Spiritual_Warfare-Slide.jpg2 Corinthians 10:3-5

New King James Version (NKJV)

3 For though we walk in the flesh, we do not war according to the flesh. 4 For the weapons of our warfare are not carnal but mighty in God for pulling down strongholds, 5 casting down arguments and every high thing that exalts itself against the knowledge of God, bringing every thought into captivity to the obedience of Christ,

We’ve been discussing spiritual warfare for several days. Perhaps a bit of review is in order.

It seems that everything is involved in this warfare. We have an Enemy who opposes us in every way. He seeks to disrupt our relationship with God and with each other.  He frustrates our plans, confuses our minds, and promotes anxiety and despair.

The battle is real It’s easy to forget what we can’t see. That’s why the natural world so easily overwhelms us. We need time with God to keep us focused on the reality of the spiritual. Our companionship with Him will sharpen our spiritual senses and strengthen our discernment.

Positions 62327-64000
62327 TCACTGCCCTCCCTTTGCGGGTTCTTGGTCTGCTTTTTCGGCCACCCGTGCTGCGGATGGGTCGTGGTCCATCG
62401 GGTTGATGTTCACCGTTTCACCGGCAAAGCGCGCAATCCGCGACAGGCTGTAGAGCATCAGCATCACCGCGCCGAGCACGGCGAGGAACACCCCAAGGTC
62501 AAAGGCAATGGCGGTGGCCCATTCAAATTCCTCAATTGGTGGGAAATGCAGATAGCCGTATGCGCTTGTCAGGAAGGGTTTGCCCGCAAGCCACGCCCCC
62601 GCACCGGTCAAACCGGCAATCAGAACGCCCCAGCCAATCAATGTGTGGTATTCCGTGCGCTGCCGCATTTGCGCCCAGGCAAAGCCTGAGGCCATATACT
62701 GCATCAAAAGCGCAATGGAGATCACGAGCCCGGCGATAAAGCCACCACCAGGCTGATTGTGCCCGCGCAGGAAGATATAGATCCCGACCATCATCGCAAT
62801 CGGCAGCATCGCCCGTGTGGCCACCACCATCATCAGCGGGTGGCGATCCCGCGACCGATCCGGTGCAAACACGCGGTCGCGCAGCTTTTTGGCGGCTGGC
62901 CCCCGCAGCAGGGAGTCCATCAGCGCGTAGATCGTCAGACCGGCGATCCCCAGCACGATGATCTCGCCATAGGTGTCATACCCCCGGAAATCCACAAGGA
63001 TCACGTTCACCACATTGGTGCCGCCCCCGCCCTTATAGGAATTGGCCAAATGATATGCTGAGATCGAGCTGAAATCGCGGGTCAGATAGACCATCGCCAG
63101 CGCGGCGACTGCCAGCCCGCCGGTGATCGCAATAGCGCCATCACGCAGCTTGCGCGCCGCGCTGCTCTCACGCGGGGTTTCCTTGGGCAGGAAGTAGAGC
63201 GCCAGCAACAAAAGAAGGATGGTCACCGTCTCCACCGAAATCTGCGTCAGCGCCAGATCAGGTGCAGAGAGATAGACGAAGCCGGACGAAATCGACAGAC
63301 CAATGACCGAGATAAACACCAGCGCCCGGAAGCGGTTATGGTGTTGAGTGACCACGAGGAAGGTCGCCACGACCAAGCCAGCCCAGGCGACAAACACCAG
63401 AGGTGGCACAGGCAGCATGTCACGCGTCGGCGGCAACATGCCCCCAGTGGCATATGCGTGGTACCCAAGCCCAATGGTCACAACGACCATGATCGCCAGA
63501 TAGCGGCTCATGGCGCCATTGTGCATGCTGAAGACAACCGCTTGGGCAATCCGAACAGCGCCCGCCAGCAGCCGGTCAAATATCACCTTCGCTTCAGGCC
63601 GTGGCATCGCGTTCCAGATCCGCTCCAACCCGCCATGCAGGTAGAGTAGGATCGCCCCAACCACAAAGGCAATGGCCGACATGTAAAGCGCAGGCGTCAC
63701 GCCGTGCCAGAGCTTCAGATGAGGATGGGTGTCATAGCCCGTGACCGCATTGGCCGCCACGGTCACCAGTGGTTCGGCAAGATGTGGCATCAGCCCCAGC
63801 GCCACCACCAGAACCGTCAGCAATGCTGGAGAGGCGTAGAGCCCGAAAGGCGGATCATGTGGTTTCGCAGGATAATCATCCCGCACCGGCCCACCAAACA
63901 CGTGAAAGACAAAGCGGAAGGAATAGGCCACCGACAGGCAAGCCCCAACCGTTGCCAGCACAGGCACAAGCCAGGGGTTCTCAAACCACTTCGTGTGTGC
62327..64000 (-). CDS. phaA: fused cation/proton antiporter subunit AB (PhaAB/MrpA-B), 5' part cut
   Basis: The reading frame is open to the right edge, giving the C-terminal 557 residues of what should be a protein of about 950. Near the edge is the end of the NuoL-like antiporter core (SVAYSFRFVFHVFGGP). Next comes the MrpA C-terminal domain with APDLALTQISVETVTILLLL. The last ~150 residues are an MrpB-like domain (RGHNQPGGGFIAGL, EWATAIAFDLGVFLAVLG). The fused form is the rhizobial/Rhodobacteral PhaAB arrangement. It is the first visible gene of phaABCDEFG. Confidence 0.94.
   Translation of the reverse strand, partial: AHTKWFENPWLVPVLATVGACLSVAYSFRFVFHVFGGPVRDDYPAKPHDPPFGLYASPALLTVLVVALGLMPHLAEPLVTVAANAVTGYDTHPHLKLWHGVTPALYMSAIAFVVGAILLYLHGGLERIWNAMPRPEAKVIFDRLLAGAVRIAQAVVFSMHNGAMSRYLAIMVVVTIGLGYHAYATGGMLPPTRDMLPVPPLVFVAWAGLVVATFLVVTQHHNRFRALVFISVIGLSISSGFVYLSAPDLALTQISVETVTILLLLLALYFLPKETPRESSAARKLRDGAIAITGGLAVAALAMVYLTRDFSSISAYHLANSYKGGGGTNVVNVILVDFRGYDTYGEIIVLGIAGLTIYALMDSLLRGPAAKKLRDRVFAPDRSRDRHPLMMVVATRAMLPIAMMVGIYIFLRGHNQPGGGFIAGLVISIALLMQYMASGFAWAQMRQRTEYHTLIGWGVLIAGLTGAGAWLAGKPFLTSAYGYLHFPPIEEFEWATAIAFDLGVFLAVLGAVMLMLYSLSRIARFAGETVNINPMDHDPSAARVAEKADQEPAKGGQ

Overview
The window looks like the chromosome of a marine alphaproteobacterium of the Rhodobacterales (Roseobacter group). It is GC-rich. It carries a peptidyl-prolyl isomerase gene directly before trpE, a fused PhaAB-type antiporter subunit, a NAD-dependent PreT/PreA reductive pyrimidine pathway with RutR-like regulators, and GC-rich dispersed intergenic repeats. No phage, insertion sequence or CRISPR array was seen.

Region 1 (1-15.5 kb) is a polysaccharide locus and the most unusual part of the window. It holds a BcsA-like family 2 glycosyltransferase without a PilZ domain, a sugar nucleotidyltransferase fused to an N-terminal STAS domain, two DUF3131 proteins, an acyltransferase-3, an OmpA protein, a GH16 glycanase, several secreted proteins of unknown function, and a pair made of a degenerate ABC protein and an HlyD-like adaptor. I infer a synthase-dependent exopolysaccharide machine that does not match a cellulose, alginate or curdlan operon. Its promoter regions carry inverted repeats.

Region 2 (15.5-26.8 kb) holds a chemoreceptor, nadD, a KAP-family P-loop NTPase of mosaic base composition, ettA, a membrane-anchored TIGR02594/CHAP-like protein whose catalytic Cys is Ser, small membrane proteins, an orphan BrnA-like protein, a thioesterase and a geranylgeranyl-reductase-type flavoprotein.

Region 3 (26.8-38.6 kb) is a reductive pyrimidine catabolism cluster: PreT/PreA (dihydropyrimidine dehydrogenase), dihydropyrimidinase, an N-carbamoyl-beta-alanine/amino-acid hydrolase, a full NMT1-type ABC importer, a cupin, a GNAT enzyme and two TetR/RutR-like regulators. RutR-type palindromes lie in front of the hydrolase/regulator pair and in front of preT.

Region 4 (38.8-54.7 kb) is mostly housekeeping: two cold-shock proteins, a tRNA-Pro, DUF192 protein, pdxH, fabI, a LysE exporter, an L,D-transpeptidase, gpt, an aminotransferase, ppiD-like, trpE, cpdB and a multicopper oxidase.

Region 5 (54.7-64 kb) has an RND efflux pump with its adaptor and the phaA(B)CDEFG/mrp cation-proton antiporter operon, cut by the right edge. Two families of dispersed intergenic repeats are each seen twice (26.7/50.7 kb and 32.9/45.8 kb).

The battle is spiritual. Our friends, our family, our pastor our brothers and sisters in Christ are not the enemy; but neither are the worldly, the politicians, the apparent bad guys. Our battle is not with flesh and blood, whether apparently friendly or seemingly unfriendly. Our enemy is spiritual and so is our battle. But it’s spiritual nature does not lessen it’s impact on all aspects of our lives, our mind, will, emotions, desires, and even our bodies.